The Core is a bit of a patchwork quilt of a movie. It's a composite of recent sci-fi/doomsday movies such as 'Deep Impact', 'Independence Day' and 'Armaggedon', with a dash of 'Fantastic Voyage' and some 'Lost in Space' (not the remake) thrown in for good measure. Truth is, unless your an SF fan (like myself) you won't want to see this if you've already seen any of the above. Given that 'The Core' borrows so heavily from other recent movies, it is still surprisingly entertaining.
The trailer didn't bode well (the dialogue is risible even by the low standards of SF movies) but it didn't feature Stanley Tucci. Tucci's performance is one of the things that redeems this movie in the latter half. There are some pretty cool set pieces in the first half that allayed any fears I had going in, but once the dust settles it's Tucci that makes the rest of the movie watchable, Tucci's Dr. Zimsky is the most memorable smarmy professor since Jonathon Harris' Dr. Zachary Smith from the original 'Lost in Space'.
This movie is at its best in the first half hour, there are some excellent scenes full of portent. The scenes in London and the Shuttle scene are pure entertainment. The scenes in the latter half of the movie just can't live up. When the movie tries to scale up it doesn't work ... At a cafeteria in Rome, a waitress gets a static shock from a coffee machine, we can see the sparks of static as she approaches the machine, a minute or two later we are treated to the spectacle of the colloseum being destroyed by high-energy lightning... frankly the coffee machine scene has more weight, than the overtly CGI rendered colloseum destruction - you'd think people were sick of seeing world monuments destroyed by now.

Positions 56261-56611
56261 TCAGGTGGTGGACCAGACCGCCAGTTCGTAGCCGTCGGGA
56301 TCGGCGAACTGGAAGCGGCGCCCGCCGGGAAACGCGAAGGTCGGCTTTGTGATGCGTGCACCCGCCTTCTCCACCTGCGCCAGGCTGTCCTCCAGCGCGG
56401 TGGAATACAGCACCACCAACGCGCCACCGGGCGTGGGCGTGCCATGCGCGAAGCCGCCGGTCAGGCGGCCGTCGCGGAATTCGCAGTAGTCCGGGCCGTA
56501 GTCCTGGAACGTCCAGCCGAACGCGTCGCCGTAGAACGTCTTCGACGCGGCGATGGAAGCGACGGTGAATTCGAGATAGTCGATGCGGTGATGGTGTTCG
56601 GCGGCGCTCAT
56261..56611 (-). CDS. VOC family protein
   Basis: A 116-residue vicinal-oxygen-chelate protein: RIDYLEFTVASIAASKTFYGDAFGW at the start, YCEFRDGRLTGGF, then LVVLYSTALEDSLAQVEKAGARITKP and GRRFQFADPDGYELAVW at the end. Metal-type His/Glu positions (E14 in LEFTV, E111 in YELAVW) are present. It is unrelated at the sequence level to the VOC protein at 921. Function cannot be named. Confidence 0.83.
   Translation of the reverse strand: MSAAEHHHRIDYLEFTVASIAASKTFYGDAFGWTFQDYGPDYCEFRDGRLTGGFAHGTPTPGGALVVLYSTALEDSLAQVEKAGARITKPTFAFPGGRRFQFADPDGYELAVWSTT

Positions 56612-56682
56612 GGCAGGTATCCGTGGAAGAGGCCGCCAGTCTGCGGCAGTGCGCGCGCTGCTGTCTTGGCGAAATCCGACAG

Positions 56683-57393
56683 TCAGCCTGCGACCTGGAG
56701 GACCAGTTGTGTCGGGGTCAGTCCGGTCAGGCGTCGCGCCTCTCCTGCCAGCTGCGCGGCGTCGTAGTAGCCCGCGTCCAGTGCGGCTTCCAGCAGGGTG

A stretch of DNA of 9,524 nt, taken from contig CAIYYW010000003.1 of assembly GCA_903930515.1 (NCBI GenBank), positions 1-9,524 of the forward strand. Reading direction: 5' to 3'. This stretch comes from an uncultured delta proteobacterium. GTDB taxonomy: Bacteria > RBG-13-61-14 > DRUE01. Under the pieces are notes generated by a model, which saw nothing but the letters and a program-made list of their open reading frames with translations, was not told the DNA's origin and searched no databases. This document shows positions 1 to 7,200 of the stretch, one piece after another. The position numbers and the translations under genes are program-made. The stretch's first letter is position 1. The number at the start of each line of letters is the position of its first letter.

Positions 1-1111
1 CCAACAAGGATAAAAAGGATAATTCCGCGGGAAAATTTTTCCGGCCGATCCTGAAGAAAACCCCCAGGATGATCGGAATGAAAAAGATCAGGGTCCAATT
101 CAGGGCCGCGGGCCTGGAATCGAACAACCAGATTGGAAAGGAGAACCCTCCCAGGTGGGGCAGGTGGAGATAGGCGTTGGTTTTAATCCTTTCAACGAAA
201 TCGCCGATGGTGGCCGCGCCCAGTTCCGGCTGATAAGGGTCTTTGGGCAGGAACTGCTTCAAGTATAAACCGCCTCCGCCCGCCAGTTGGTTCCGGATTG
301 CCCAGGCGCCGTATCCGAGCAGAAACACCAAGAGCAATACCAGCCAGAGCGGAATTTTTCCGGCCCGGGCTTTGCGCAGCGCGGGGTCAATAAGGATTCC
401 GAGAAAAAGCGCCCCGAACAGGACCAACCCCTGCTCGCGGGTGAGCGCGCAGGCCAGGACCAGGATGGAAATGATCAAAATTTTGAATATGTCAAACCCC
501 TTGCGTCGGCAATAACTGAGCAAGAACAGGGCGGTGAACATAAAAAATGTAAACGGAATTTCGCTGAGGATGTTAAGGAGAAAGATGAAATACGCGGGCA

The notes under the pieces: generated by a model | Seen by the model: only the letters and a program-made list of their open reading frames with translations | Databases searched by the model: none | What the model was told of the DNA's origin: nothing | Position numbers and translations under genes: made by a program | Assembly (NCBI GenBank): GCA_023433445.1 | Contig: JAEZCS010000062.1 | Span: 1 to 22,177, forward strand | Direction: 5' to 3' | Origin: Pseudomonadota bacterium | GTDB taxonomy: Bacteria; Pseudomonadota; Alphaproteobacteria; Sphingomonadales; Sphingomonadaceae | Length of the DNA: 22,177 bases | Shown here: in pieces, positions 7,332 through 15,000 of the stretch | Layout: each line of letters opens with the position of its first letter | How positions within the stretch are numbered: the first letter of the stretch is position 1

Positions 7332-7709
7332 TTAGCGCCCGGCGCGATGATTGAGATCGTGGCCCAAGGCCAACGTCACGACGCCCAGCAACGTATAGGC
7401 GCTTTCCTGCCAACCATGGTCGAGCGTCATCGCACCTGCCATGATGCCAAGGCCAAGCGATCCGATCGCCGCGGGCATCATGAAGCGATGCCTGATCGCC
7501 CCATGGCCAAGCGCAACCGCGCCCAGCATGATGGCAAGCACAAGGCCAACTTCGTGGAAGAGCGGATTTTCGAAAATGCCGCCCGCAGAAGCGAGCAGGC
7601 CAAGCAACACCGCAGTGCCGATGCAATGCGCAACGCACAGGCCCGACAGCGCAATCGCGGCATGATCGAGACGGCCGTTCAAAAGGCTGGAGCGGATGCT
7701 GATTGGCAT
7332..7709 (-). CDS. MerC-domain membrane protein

'The Core' pegs itself firmly between Mimi Leder's 'Deep Impact' and Michael Bay's 'Armaggedon', aspiring to the gravitas and dark undertones of 'Deep Impact' while at the same time trying to provide the popcorn thrills of 'Armaggedon'. Given the disparity in tone between these two movies, it's inevitable that it fails on both counts. 'The Core' works best when it's true to itself.
Like 'Deep Impact', 'The Core' tries its hardest to respect the audience. The science in this movie may be complete hokum but it is consistent hokum. The latter half of the movie turns into 'Fantastic Voyage' complete with psychedelic scenery along the way. At this point, it's only Tucci's narcisistic voice memos for his forthcoming book (reminiscent of Alan Partridge's memos-to-self) that provides laughs for the rest of the movie. Aaron Eckhart (brilliant in "in the company of men" - if you haven't seen this movie - go rent it out today) and Hilary Swank the male and female leads never really appear to have anything other than a working relationship so once Tucci is out of the picture the movie just fizzles out.